‘Nevermore’ at Bermuda
Humans have a habit of destroying their own if left in the clutches of mad men, an enterprise now under the epithet of ‘genocide. Raphael Lemkin, a Polish lawyer of Jewish descent, coined the word in 1943 and his definition of the destruction of a people formed part of the legal foundation of the Nuremberg Trials.
In 1941, Bermuda would be directly touched by hand of genocide, as a cargo ship swayed at anchor in Five Fathom Hole with over a thousand Jewish refugees on board. Labeled ‘Nevermore’ by its benighted occupants, the presence at Bermuda of SS Navemar, out of Seville bound for New York, was brought to our attention by Marion Gumprecht Portman, a visitor to the National Museum.
Marion, sisters Karen and Renate and their parents Werner and Edith Gumprecht left Hamburg in July 1941, ‘after fond goodbyes to their parents and relatives whom they would never see again, for Seville to embark for the United States on the Navemar, one of a number of notorious refugee ships.
At Bermuda in late August 1941, the women and children were allowed off the ship and were given a picnic by the ladies of the Imperial Order of the Daughters of the Empire and the Bermuda Women’s Auxiliary Force, for which a notice of thanks was published in The Royal Gazette and Colonist. Among the Navemar complement at the tea party was Hannah Arendt, perhaps the most important female philosopher of the last century (who coined the phrase ‘banality of evil’), Marc Chagall’s daughter Ida, and Lucille de Saint-Andre, who wrote a fictional account about the Navemar and the infamous Vichy French concentration camp, Gurs, entitled, Bye Bye, Baden-Baden. For many on the Navemar, it was “bye bye” to everything they knew, loved and owned in Europe.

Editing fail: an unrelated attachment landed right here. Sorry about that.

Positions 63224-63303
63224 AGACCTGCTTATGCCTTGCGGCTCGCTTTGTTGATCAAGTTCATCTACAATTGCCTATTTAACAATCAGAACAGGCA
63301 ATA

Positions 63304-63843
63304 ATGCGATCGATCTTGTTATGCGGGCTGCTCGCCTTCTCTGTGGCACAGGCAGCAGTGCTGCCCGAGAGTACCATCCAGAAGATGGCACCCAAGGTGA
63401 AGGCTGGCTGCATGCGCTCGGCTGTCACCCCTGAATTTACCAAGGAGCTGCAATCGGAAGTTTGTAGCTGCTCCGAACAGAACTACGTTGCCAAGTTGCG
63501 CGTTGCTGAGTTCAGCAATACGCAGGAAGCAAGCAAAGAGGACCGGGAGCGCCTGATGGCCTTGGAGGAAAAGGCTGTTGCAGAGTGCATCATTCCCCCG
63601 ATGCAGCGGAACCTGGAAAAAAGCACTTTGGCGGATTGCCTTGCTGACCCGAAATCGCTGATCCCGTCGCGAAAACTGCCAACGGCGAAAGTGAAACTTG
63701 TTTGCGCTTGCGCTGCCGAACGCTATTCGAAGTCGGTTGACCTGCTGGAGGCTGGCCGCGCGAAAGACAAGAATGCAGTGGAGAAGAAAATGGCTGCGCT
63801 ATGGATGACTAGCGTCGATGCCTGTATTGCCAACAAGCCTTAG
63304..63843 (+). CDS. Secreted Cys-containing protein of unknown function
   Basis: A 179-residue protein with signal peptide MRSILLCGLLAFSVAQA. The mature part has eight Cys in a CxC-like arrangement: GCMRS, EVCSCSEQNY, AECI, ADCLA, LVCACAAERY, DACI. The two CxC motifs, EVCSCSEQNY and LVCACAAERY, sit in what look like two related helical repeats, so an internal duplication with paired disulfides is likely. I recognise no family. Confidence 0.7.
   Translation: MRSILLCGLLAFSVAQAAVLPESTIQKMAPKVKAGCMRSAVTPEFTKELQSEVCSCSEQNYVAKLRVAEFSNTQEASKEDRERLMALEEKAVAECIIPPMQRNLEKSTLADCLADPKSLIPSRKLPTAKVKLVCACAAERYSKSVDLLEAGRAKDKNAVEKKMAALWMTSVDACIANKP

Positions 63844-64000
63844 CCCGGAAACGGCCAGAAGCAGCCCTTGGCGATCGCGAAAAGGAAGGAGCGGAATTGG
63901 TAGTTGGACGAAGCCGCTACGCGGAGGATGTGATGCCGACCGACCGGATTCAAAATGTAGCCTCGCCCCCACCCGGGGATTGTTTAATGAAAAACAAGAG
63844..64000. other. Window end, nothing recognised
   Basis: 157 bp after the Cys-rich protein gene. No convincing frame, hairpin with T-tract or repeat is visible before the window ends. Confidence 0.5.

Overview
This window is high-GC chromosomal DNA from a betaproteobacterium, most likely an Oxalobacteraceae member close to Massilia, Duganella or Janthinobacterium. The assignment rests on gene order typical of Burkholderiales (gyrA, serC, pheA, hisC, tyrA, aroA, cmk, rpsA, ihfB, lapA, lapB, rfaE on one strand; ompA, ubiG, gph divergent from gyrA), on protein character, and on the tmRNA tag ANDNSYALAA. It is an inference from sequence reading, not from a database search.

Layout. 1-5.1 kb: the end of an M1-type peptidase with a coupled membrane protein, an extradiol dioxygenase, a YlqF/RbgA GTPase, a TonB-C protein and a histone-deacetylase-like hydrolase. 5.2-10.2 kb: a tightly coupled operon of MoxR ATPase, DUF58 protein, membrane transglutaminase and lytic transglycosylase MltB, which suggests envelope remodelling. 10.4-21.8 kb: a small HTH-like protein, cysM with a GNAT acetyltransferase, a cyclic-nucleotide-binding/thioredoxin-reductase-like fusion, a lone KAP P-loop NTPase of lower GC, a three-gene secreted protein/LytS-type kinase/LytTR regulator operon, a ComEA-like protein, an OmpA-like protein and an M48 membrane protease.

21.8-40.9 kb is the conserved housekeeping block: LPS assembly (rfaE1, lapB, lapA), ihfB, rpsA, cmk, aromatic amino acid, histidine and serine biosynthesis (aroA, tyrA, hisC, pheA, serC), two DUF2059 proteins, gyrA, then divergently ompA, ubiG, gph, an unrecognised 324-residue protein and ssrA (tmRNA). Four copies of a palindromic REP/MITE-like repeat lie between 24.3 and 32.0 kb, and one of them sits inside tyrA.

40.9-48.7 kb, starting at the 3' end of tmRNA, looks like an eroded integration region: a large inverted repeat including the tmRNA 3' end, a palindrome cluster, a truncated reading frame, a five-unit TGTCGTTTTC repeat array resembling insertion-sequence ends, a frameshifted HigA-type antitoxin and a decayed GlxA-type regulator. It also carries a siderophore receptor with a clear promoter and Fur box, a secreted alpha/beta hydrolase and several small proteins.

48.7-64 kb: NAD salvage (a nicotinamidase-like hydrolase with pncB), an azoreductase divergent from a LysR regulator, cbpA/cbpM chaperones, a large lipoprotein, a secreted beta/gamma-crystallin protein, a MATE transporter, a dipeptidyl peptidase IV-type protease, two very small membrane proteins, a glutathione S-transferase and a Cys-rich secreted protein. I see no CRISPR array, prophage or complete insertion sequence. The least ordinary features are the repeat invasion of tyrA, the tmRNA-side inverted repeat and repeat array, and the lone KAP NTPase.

Perhaps the sentiments of most on the potential death-ship were echoed in the words of Rosi Moses-Scheuer: “After we had given up all hope of arriving in America, we docked in New York harbor. The day of my arrival in the New York harbor was one of the happiest of my life. Only one thing dimmed my joy: the thought of those who could not come here, of the friends and fellow sufferers we had to leave behind. That thought still haunts me. I know only too well with what fear, need, and doubt those people live.”
Before we laud ourselves for “their first experience of such humanity on their voyage”, we are reminded by the doyen of the history of Bermuda tourism, Professor Duncan McDowall, that starting in the 1930s, we basically banned Jews from visiting the Island, or segregated them, as we did with black people, from the “better” hotels hereabouts, until the repeal of an odious Hotel Act in 1959. However, it is only by continued attention to human rights that we may say “nevermore” at Bermuda.
The Navemar, by the by, perhaps still filthy from its ‘Voyage of the Damned’, was later sent to the bottom in 1942 by the Italian submarine Barbarigo, not too distant from the port of Seville.